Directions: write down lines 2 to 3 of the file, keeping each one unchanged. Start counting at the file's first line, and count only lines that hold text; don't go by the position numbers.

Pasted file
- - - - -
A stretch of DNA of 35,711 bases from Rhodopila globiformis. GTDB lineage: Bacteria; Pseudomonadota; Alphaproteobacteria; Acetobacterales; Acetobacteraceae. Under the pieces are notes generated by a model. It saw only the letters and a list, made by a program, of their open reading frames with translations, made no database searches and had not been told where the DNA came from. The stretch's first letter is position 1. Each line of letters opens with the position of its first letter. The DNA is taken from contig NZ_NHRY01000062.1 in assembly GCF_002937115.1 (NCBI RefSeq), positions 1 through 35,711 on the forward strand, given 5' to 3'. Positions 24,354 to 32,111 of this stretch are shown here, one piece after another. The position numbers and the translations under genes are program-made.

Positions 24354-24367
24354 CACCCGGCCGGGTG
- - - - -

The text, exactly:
Positions 24354-24367
24354 CACCCGGCCGGGTG